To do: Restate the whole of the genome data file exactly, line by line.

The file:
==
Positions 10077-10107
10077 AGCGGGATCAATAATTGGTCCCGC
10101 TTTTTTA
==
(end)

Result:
Positions 10077-10107
10077 AGCGGGATCAATAATTGGTCCCGC
10101 TTTTTTA